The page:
That's about all I have to complain about - and these are truly "First World Problems". I'm not concerned about primary storage or "workspace storage". I'm more concerned about having more than one copy of images while traveling. My trusty 480GB SanDisk Extreme SSD needed to be replaced by a 1TB model (more $$) and I will likely end up using multiple card sets on future trips (rather than a single set as I could do with my D750) - more $$. 
 
Even so, I do not regret my purchase of the D850 in any way. Let me show you why...
 
Exhibit A - Local botanical garden with a foggy pond (shot about 30mins before sunrise); EXIF = 70-200mm f/2.8G ED VR II / 150mm / ƒ/2.8 / 1/50s / ISO 10,000
SOOC, without NR:

i-xHnjtVn-X3.jpg

With NR (Luminance: 25, Detail: 75, Contrast: 30):

i-nRcFfLk-X3.jpg

These are just about 1:1 captures of the master image. As you can see, this noise was easily cleaned up to an acceptable level - and I may be able to get a bit sharper detail with some more advanced tweaking. Regardless, Lightroom was able to render a very usable image with just a couple slider changes.
 
Exhibit B - Same park after the fog/mist burned off. EXIF = 70-200mm f/2.8G ED VR II / 200mm / ƒ/2.8 / 1/400s / ISO 64.
This image is just about 1:1 (SOOC!).

i-ZHDktzt-X3.jpg


Here is a version at 3:1 (screen capture from Lightroom)...

i-kskp9cb-X3.jpg


This image was captured handheld from about 40 yards (36.5m) away. Note the strand of spider web to the left of the blossom. My D750 would not have picked up that detail from that distance..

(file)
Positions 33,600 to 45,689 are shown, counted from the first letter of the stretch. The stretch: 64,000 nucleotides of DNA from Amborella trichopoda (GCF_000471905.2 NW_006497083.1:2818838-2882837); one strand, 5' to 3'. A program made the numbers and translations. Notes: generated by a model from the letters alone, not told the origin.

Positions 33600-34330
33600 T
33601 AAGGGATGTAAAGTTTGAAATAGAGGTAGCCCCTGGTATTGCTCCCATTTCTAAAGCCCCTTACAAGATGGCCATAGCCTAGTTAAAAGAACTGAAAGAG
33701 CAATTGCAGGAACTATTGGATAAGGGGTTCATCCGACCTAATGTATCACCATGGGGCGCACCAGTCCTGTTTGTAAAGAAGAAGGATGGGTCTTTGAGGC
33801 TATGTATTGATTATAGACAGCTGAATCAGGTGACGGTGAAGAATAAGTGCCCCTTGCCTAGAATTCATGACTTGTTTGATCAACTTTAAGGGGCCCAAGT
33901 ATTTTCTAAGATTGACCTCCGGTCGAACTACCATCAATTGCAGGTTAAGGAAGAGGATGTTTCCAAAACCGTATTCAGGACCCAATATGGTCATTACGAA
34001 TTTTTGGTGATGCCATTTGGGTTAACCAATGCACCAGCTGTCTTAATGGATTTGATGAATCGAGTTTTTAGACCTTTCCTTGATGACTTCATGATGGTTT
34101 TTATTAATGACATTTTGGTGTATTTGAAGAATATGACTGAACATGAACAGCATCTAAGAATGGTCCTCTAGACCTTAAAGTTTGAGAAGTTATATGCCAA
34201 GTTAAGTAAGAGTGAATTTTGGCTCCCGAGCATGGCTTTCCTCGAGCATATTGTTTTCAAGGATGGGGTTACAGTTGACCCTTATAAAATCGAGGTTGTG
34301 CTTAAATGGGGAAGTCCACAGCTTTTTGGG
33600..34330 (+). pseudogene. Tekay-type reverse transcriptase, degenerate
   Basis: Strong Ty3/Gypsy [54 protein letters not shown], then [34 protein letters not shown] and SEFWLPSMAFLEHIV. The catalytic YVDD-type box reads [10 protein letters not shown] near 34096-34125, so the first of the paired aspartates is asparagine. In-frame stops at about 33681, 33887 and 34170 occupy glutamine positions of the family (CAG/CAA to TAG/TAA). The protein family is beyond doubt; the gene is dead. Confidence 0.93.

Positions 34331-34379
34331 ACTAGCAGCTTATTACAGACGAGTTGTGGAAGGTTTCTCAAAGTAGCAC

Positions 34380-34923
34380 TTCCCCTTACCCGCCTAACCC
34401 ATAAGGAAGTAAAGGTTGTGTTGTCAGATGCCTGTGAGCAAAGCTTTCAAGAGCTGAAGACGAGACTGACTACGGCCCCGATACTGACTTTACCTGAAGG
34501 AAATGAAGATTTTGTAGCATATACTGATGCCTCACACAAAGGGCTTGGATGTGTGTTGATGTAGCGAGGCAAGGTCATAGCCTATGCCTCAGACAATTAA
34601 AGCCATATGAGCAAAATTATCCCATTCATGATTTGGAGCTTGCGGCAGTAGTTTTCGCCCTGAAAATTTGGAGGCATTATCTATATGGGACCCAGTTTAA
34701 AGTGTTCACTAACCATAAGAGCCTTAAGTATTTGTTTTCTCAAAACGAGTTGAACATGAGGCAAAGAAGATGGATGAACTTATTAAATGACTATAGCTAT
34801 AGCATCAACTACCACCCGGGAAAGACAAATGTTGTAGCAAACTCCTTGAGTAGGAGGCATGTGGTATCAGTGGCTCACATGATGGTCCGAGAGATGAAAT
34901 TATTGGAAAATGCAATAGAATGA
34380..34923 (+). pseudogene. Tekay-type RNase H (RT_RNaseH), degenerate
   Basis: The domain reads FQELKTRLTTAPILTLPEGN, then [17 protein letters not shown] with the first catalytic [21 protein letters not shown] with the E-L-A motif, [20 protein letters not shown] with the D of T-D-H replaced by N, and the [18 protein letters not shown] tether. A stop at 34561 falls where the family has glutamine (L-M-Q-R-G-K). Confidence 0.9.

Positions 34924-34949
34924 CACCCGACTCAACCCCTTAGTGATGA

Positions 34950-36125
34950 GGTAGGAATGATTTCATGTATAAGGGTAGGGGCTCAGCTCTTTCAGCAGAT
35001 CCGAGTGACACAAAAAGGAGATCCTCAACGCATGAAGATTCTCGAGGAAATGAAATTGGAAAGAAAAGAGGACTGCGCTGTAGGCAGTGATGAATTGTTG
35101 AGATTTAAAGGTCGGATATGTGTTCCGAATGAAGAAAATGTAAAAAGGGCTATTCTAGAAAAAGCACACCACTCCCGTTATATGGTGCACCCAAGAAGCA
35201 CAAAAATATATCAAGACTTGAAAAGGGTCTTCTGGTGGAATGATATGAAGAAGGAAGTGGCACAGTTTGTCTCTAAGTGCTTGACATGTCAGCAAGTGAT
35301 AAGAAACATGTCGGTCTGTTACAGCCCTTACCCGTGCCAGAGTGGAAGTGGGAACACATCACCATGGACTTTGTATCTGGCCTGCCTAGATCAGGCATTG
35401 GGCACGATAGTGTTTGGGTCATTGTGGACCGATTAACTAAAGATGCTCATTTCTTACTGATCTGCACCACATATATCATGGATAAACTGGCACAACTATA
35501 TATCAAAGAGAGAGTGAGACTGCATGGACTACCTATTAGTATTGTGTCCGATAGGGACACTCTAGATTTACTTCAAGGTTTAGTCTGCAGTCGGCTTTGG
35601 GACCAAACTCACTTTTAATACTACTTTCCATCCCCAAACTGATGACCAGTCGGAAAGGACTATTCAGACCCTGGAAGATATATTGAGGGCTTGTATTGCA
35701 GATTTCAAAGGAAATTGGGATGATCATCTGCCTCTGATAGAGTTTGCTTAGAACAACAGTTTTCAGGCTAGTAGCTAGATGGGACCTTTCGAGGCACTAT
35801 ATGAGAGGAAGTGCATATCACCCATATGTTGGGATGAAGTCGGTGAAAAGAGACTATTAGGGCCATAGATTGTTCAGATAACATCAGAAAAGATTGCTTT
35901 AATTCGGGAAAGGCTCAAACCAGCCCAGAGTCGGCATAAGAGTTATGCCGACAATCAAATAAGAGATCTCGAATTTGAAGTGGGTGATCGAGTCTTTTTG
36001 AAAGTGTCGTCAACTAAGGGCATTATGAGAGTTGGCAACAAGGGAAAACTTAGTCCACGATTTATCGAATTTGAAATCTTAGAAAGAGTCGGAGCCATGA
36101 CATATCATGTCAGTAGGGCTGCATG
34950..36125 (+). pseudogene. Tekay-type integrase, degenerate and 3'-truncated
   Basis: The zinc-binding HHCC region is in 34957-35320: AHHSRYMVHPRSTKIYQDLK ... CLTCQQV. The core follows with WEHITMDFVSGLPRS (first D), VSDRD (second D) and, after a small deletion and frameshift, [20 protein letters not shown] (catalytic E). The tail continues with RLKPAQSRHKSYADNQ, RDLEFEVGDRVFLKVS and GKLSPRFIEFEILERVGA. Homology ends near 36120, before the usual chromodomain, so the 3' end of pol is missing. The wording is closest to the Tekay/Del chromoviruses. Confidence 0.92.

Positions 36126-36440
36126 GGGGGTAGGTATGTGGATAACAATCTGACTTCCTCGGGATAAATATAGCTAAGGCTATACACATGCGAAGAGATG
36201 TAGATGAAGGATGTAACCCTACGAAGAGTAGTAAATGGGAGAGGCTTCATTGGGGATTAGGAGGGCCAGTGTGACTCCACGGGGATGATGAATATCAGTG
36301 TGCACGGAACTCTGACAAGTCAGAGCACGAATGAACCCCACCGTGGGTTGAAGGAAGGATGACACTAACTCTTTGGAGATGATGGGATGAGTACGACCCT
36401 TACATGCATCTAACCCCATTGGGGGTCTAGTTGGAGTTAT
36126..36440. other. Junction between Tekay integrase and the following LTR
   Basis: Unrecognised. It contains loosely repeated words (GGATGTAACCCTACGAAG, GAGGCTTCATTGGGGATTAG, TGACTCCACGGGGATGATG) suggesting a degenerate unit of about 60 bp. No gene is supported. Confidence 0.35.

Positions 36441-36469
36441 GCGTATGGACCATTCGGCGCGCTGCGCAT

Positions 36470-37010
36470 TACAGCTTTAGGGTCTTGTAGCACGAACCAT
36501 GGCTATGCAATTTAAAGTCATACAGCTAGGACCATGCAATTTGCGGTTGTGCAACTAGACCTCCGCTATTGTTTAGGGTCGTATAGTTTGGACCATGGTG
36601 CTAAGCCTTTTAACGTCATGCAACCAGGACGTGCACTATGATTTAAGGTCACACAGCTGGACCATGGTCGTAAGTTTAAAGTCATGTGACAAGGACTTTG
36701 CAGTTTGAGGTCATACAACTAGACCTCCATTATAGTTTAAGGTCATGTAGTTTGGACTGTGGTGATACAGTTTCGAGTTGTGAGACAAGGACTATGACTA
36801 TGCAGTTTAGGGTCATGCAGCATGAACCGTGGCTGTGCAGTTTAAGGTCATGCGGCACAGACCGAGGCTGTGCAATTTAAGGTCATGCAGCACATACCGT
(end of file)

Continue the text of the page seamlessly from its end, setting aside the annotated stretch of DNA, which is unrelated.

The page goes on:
Finally, Exhibit C - 70-200mm f/2.8G ED VR II / 200mm / ƒ/4.0 / 1/500s / ISO 400
This is just about a 1:1 crop, shot at minimum focus distance [15in/0.38m] - and SOOC!

i-fbg2KsK-X3.jpg




If anybody's looking for a used, well-cared-for D750, let me know. :D
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#62 John W

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Posted 24 September 2017 - 08:12 AM

The butterfly looks like it is 3D. Wonderful color, focus and detail. 



#63 Roderick

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Posted 24 September 2017 - 01:31 PM

Did you get to try the focus peaking ?



#64 TknoGeek

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Posted 24 September 2017 - 03:07 PM

Did you get to try the focus peaking ?

Only a bit - and rather unsuccessfully. I've seen YouTube demonstrations of it working on a D850, but I've not seen it working on my model. I have also seen reports that it needs a scene with very good contrast and I've seen some recommendations for increasing contrast and sharpness settings in camera to help it work better. Frankly, it's not a feature I'm excited about as I usually use the LiveView zoomed to a focus point and manually focus to get it sharp. Peaking isn't likely to improve that workflow, but I'm open to changing my opinion after seeing peaking actually work.  ;)